In 1980, hip-hop found a charismatic orator who could comfortably represent the genre underneath its ever-expanding spotlight. Kurtis Blow, a young Harlem kid who studied communication in college was the perfect fit—handsome, squeaky-clean, and ready to represent the new-yet-growing landscape of rap. “The Breaks” was an early smash single that helped not only launch Blow’s career but also positioned rap as something that could be popularized beyond the fleeting trend it was originally perceived as.
“The Breaks” was the first Gold-certified rap song and peaked at No. 87 on the Billboard Hot 100. VH1 subsequently ranked it as No. 10 on their list of Top Hip-Hop Songs and to this day, the single has sold half a million copies, a huge feat in the history of 12-inch singles.
The remainder of the album is carried by Kurtis, whose party raps were lively and kept the music going as a true-to-form MC (“Master of Ceremony”) does. Tracks like the sincere “Hard Times” were purposeful in their focus towards poorer, often neglected communities while “All I Want in This World (Is To Find That Girl)” was a slick nod at romantic raps by Kurtis.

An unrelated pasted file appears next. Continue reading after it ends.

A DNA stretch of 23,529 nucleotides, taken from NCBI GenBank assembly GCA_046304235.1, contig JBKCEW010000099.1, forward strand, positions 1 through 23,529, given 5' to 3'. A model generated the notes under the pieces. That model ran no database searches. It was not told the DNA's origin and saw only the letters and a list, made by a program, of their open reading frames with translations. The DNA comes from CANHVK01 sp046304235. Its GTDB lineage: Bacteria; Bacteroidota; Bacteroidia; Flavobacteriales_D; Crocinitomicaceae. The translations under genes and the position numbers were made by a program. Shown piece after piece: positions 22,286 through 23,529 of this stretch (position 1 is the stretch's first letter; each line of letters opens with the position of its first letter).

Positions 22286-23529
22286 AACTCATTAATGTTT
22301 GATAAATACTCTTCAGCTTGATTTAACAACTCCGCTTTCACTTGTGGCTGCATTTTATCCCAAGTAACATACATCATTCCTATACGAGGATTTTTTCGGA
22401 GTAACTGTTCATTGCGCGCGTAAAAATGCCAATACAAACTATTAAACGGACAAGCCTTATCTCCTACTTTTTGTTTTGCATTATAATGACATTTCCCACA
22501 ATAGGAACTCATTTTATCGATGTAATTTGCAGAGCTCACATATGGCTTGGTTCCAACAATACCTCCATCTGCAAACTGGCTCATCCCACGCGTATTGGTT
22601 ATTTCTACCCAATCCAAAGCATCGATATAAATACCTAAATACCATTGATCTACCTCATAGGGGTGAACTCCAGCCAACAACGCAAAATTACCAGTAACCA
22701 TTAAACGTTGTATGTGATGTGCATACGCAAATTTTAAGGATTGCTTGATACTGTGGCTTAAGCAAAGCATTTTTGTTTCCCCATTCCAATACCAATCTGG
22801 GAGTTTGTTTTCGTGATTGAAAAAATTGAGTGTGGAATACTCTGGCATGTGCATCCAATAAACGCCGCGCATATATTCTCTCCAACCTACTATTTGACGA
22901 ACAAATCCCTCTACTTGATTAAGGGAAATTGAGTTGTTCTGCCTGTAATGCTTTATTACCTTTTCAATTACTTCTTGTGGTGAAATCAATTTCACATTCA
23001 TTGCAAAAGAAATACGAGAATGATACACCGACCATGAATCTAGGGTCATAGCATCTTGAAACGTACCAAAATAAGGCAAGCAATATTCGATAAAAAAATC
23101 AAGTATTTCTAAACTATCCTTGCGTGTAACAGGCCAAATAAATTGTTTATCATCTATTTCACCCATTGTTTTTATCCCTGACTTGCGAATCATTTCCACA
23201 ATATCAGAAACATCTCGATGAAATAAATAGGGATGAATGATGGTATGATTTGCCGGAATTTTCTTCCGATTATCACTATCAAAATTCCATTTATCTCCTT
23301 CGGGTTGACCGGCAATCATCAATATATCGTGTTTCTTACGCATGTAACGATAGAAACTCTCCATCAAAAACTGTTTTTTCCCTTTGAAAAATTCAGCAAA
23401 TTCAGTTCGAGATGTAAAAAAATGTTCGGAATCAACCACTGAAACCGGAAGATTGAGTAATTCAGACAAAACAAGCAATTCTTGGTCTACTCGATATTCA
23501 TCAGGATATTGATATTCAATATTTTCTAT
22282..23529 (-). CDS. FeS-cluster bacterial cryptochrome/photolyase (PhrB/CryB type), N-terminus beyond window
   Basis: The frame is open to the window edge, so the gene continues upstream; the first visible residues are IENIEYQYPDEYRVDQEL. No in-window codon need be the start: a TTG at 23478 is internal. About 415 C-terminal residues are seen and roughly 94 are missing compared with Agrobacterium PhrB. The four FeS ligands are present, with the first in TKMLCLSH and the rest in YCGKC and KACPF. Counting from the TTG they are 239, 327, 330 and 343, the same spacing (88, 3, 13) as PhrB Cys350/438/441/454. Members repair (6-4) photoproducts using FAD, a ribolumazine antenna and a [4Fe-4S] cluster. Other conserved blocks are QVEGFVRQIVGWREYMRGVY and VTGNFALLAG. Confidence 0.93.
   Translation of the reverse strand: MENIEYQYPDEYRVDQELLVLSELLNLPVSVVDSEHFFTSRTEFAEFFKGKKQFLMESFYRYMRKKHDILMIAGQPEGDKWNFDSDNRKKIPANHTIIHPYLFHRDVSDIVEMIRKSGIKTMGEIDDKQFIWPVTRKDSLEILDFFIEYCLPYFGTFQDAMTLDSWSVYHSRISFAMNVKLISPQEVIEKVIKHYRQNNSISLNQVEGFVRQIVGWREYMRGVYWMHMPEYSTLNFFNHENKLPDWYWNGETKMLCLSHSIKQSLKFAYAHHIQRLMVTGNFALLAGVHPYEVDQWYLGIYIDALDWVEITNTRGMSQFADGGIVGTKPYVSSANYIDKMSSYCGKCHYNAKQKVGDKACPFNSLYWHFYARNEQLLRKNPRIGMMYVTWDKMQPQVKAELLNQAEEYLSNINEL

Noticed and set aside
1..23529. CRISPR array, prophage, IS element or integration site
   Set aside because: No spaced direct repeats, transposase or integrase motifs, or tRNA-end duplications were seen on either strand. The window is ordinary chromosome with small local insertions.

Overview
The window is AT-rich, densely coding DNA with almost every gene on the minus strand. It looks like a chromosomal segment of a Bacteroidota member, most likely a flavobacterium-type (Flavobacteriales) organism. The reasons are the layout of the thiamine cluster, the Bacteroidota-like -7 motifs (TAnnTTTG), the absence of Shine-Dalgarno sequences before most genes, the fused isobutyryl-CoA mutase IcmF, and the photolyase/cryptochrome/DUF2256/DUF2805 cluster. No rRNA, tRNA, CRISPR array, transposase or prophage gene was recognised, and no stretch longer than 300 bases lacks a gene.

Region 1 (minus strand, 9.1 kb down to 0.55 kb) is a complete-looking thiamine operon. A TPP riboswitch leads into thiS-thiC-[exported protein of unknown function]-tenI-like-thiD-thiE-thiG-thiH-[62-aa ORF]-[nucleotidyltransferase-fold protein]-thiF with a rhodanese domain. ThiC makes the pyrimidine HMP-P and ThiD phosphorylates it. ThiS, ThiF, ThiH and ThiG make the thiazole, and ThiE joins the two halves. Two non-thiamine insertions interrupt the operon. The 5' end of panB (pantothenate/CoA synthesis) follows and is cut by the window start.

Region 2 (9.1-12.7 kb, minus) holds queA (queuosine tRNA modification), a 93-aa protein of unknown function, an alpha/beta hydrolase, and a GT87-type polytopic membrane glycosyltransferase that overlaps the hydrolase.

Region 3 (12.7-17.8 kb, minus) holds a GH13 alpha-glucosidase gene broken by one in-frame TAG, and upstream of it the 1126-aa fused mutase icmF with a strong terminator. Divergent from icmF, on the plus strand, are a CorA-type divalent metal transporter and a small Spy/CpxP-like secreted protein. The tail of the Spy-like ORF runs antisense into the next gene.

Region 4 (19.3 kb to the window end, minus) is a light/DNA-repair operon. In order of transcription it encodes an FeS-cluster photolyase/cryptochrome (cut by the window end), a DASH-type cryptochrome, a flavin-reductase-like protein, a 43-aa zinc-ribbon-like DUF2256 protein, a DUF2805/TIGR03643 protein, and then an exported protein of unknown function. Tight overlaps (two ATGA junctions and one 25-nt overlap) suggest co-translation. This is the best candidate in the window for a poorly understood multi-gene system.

Kurtis Blow stuck to his pioneering hustle, releasing almost an album per year through the early ‘80s. He also starred in commercials, was the first rapper ever to have a Gold record, and even recorded a duet with Bob Dylan later in his career. But this debut, the self-titled Kurtis Blow, was a major milestone in not only his career; it helped swing doors wide open for the commercialization of hip-hop, which would lead to radio dominance for decades thereafter.
1. "Rappin' Blow (Part 2)"
2. "The Breaks"
3. "Way Out West"
1. "Throughout Your Years"
2. "Hard Times"
3. "All I Want In This World (Is To Find That Girl)"
4. "Takin' Care of Business"